How has the process of human migration evolved?
Research shows that human migration began 2 million years ago when humans (then known as Homo erectus) migrated out of Africa. Several variant pre-modern humans then began migrating out of Africa until the current variant of humans (Homo sapiens) migrated out of Africa about 100,000 years ago. Migration then spread across Asia around 60,000 years ago and have since dispersed to various islands and continents. Research in Archeology has provided evidence for these migrations as human fossils have been located in these areas to support these theories. There was a time period around 45,000 years ago in which modern humans and Neanderthals occupied the same territory in Europe; thus often competing for control of this territory. As instinctive as migration is, competition for territory has also been an instinctive characteristic of almost all animals.
Is competition for territory advantageous to human survival?
While competition for territory has been an instinctive feature of animals since the beginning of time, it must be considered as to whether or not this is a productive practice for the human species. It is well known that many millions of people have died due to this common practice over the past thousands of years yet it seems as though there has been no real advancements made due to this competition. In fact, the many territorial competitions that have been undertaken have primarily added to the genetic inheritance of a highly negative collective conscious as described by Carl Jung.
How is the mixing of various cultures a benefit?
Migration and genetic mixing is beneficial to the human race. Research has shown that larger genetic variation contributes to more positive genetic outcomes. This is evidenced in the common knowledge of the ill effects of incest upon genetic phenotype (observable characteristics). Children born to people who are closely related such as mother and son, father and daughter, or even more genetically similar, brother and sister are known to be genetically at a disadvantage. Research shows that most cases of inbreeding lead to severe consequences such as: congenital disorders, death, and developmental and physical disability. This clearly depicts the benefits of having a large genetic variation between humans for purposes of procreation. The existence of a larger gene pool selection for offspring allows for genetically and evolutionarily more robust offspring. Genetic variation is favorable evolutionarily as well as genetically for the survival of the human species. Therefore, allowing humans to migrate as they see fit in response to their own intuitions and instincts about their own survival, also increases this variation amongst populations all over the world. Furthermore, genetic variation is not the only benefit to the mixing of people of various cultures. There is a lot to learn from people who are different from ourselves. Adopting new perspectives allows everyone the opportunity to improve upon themselves, supporting evolutionary adaptation in the most positive way possible. Finally, research even shows that migration improves economic conditions in cases of both immigration and emigration.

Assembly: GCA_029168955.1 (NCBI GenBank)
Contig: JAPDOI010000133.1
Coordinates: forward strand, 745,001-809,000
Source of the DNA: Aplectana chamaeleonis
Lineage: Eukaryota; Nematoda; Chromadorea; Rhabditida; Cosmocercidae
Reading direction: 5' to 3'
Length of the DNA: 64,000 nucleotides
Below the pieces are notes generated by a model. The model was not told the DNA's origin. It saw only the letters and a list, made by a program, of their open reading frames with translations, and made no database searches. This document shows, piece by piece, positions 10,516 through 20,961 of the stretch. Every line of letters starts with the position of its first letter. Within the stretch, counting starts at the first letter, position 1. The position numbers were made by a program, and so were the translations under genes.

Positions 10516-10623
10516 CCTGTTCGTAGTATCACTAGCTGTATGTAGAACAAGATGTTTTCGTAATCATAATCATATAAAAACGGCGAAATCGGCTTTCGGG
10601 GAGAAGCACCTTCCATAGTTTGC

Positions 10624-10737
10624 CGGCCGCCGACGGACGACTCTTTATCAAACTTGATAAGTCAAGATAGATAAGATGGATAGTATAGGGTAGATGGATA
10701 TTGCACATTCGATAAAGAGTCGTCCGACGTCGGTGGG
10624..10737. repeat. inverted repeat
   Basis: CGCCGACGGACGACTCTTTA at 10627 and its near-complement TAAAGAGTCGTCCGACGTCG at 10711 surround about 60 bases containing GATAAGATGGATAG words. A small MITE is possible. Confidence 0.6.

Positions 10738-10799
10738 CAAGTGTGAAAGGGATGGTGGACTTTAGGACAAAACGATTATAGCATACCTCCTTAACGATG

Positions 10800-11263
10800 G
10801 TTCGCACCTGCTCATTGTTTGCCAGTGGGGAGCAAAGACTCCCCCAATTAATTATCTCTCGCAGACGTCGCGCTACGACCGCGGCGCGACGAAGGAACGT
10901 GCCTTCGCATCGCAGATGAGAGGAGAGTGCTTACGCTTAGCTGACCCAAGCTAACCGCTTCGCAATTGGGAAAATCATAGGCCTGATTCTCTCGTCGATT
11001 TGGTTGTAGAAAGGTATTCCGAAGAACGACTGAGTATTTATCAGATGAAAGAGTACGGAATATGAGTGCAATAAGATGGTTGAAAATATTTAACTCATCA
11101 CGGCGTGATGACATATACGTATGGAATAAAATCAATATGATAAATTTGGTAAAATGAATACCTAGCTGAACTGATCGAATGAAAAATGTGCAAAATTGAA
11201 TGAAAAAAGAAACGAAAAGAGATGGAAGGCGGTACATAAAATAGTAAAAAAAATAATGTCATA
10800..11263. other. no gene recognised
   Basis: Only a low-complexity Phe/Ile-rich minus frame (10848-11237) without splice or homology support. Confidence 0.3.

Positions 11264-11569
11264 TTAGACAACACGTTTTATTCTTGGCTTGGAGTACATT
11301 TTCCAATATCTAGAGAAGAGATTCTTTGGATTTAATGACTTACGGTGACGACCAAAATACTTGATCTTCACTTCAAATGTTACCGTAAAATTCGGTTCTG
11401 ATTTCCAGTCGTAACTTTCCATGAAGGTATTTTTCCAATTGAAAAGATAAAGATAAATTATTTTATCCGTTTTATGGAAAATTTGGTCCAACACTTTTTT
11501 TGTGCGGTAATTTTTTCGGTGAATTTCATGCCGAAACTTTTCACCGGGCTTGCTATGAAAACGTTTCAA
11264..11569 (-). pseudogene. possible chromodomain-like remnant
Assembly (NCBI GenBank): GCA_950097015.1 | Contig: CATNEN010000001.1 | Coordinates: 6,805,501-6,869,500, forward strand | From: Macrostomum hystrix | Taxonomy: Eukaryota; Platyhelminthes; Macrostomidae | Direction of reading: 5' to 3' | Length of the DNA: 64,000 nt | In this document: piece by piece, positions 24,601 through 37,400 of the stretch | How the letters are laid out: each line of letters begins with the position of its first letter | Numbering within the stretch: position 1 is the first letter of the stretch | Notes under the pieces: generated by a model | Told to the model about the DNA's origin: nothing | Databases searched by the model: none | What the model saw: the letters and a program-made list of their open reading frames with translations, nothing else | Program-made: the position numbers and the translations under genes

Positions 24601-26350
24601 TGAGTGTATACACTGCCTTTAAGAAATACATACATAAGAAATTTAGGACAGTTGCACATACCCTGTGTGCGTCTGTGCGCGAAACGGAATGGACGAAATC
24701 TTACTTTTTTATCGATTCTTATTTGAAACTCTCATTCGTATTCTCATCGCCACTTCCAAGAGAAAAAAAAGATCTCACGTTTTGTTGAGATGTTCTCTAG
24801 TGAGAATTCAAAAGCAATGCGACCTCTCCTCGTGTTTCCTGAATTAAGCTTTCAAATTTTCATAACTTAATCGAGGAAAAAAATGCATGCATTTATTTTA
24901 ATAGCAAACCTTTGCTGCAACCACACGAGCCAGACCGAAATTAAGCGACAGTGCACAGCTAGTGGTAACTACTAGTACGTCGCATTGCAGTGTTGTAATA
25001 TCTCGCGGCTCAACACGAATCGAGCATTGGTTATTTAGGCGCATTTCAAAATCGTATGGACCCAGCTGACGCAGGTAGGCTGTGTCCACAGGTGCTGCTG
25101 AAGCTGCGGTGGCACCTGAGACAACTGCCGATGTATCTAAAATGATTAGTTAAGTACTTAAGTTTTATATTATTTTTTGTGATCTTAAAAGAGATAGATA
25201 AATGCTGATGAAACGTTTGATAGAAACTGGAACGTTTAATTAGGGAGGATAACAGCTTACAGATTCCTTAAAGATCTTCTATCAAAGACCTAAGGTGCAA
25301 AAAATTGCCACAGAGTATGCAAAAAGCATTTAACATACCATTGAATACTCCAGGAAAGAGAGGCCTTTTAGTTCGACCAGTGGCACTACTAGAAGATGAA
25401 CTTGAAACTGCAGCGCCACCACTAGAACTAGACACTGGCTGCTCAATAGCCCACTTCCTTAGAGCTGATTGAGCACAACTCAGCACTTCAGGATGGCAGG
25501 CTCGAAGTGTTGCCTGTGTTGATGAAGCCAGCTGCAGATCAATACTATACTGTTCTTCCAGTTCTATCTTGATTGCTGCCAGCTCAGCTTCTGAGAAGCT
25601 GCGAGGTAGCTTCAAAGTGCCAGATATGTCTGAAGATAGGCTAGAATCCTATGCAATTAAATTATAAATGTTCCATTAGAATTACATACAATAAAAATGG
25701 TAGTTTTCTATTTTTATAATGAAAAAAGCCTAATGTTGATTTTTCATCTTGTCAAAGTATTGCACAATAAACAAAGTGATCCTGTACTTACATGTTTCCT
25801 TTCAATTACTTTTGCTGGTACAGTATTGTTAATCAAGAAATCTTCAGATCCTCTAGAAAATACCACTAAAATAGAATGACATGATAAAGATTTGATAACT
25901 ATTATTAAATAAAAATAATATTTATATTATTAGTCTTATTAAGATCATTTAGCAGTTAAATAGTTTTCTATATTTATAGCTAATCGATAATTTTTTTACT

Australia Migration Council. (2013). The economic impact of migration. Retrieved February 12, 2017, from http://migrationcouncil.org.au/wp-content/uploads/2016/06/2015_EIOM.pdf
Chambers, J. (2009). Planetary Migration . Retrieved February 12, 2017, from https://www.eoas.ubc.ca/~mjelline/453website/eosc453/E_prints/newfer010/chambers_planetarymigration_AR09.pdf
Clark, J., Beckage, B., HillRisLambers, J., Ibanez, I., LaDeau, S., McLachlan, J., . . . Rocca, M. (2002). Plant dispersal and migration. Retrieved February 12, 2017, from http://www.uvm.edu/~bbeckage/Teaching/HCOL_185_2014/AssignedPapers/Clark_etal.GEC.2002.pdf
Papademitriou, D., & Terrazas, A. (2009). Immigrants and the current economic crisis. Retrieved February 12, 2017, from file:///Users/awww4real/Downloads/lmi_recessionJan09.pdf
Williams, M., & Dumroese, K. (2013). Preparing for climate change . Retrieved February 12, 2017, from https://www.fs.fed.us/rm/pubs_other/rmrs_2013_williams_m002.pdf
What do you think?